After a character design is decided, Huang converts the sketches into 3-D images on the computer and uses a 3-D printer to create a physical version. The prototype models can be painted and held in your hand. He said that it is only at this point that they can tell whether or not the character would work as a toy. If it doesn't work, they nix it. Huang told us about one cool character that he came up with. He was big, black and had Gatling guns for arms. After they spit him out of the 3-D printer, the team realized that the character wasn't appropriate for the game since he wasn't kid friendly.
Once they have the basics of a character, they have to pick a pose for the toy. This may sound straightforward, but it's not. The pose needs to look cool, but it also has to fit in a standard package. This limits what the team can do with each character. After a toy has been finalized, the high-resolution 3-D model is converted into a lower-resolution version for the game.
The next stop was Dan Neil, the audio director. He told us about some of the challenges in bringing a fully voiced soundtrack to Giants as compared to Spyro's Adventure, where the characters all spoke in gibberish. According to Neil, it was a large undertaking as they not only had to create sounds and voices for more than 45 different characters, but they also had to worry about casting actors for different languages. This was something that they didn't have to worry about in the previous game. Blending sounds as players move from one room to another was a challenge, as Neil told us that each area has its own distinct background sound.
Voice actors cast for the English language version of Giants include George Takei ("Star Trek") as one of the robots, Kevin Sorbo ("Hercules") as one of the Giants, and Bobcat Goldthwait. Music was composed by Lorne Balfe of Remote Control Productions, a production company run by Hans Zimmer. Among other things, Giants includes a rapping robot and some dubstep sounds. Yes, there is dubstep in your Giants.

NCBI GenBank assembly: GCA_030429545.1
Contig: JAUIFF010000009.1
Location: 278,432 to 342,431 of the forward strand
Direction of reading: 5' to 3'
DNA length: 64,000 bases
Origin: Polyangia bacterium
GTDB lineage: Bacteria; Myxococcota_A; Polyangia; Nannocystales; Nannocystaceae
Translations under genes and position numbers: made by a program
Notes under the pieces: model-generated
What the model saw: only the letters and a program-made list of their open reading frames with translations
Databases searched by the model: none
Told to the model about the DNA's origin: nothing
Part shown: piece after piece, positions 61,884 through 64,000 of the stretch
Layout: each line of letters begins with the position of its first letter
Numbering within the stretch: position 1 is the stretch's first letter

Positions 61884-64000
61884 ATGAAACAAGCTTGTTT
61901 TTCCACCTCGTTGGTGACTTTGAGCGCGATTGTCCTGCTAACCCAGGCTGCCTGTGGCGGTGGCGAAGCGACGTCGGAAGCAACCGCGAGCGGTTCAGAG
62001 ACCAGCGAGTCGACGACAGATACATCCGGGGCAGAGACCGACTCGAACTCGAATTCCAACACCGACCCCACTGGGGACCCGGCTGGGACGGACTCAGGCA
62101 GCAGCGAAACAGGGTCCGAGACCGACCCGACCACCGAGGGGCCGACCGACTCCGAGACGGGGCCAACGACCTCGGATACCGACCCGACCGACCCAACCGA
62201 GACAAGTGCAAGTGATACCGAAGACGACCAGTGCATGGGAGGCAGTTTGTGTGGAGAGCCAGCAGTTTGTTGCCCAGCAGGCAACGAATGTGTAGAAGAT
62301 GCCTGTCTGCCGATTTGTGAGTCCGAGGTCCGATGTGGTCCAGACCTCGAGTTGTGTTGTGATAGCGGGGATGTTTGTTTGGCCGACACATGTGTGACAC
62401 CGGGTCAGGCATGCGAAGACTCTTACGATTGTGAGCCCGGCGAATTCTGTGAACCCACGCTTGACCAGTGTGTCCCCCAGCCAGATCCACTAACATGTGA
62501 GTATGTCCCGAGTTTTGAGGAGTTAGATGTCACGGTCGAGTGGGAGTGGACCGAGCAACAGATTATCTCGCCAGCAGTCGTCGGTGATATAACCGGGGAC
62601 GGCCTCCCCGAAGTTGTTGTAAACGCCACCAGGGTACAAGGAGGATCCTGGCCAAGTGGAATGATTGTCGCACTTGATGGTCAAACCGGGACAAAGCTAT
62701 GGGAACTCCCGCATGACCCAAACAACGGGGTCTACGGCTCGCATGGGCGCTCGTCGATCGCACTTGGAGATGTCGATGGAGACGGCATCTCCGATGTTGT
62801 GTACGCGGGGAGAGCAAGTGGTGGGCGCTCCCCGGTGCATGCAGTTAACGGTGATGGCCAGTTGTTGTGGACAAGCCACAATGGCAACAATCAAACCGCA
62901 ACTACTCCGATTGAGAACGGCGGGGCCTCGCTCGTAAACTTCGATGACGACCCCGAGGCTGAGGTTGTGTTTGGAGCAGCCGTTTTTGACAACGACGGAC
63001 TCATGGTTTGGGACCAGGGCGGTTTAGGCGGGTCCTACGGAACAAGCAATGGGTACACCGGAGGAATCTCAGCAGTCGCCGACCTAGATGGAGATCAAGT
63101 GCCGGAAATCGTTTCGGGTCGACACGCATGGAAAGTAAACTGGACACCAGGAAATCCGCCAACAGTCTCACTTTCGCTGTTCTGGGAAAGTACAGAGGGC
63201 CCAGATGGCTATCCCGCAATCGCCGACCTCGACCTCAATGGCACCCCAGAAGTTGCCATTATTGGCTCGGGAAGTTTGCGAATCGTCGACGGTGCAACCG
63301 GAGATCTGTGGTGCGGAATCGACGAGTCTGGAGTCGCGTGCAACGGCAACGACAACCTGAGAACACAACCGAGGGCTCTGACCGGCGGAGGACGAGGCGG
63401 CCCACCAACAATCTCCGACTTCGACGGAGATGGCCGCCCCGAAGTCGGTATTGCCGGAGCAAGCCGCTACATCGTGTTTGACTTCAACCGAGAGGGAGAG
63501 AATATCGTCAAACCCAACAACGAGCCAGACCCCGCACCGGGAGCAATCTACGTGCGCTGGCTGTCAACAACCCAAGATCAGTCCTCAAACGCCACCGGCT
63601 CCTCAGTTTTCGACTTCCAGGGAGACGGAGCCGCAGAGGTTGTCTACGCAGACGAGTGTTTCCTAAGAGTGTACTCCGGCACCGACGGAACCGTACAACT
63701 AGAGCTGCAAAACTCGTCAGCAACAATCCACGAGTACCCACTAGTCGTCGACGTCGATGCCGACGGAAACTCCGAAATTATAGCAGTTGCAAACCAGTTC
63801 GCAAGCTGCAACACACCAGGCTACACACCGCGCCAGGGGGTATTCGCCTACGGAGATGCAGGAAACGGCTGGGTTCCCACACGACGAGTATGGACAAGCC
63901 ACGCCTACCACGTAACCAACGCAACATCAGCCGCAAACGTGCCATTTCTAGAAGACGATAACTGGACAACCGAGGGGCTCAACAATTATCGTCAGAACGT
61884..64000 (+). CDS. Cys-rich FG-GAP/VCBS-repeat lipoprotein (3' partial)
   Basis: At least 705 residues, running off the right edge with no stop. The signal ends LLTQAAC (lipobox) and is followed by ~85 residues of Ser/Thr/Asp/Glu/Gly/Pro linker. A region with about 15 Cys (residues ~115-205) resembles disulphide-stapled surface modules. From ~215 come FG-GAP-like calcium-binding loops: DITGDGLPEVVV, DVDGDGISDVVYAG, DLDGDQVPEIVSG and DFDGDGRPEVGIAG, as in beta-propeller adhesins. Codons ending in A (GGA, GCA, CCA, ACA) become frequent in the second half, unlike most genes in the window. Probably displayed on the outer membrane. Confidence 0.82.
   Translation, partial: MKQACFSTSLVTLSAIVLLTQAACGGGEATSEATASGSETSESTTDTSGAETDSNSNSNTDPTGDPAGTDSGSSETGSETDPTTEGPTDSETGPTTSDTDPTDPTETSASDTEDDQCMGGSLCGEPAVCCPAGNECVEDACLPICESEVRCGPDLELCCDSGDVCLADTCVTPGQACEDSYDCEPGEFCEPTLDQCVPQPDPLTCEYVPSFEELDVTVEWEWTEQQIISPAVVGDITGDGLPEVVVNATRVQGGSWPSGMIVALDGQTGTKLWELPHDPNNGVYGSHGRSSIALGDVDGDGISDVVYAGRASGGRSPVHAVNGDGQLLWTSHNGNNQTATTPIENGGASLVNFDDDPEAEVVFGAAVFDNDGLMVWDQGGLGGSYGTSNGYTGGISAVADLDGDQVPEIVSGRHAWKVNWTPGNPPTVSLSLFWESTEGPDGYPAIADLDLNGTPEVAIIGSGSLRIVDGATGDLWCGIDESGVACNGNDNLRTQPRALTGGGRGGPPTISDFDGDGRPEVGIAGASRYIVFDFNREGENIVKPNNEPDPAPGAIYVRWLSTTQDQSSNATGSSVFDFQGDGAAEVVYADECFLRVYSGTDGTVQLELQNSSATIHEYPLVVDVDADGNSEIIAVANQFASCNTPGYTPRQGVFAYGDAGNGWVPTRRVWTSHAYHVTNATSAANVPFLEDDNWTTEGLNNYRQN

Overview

Last, but not least, was Paul Yan, the animation director. His desk was next to the Wall of Power, which is filled with hundreds of photos. Each photo was an animation of a different power for a character. For Giants, the team had one animator for each character and one developer per level. The animators would brainstorm together, throwing out random and outrageous powers for characters, regardless of whether or not they thought it would work in the game. If the team thought a power sounded cool, it would try to implement it. Yan told us that the team met at the end of each day, and everyone would show off their newest and greatest work. The creativity kept flowing because each member of the team would constantly try to one-up one another at these meetings.
At the end of his presentation, Yan showed us how they used the 3-D printer to do a stop-motion video. The team wanted an excuse to play with the new printer, so they decided to create a "bumper" animation video using this technique. The video can be seen on YouTube and also appears in the game. Yan showed us the video and all of the different 3-D character models they had to create to make it.
As we prepared to leave Toys for Bob at the end of the day, it left an impression of fun. Everything they do at the company is focused on having fun and being creative. Looking back, it's easy to see how that creativity translated into a sleeper hit with Spyro's Adventure. If the enthusiasm we saw from the team during our visit carries over into Skylanders: Giants, it should make a fine addition to the Skylanders universe.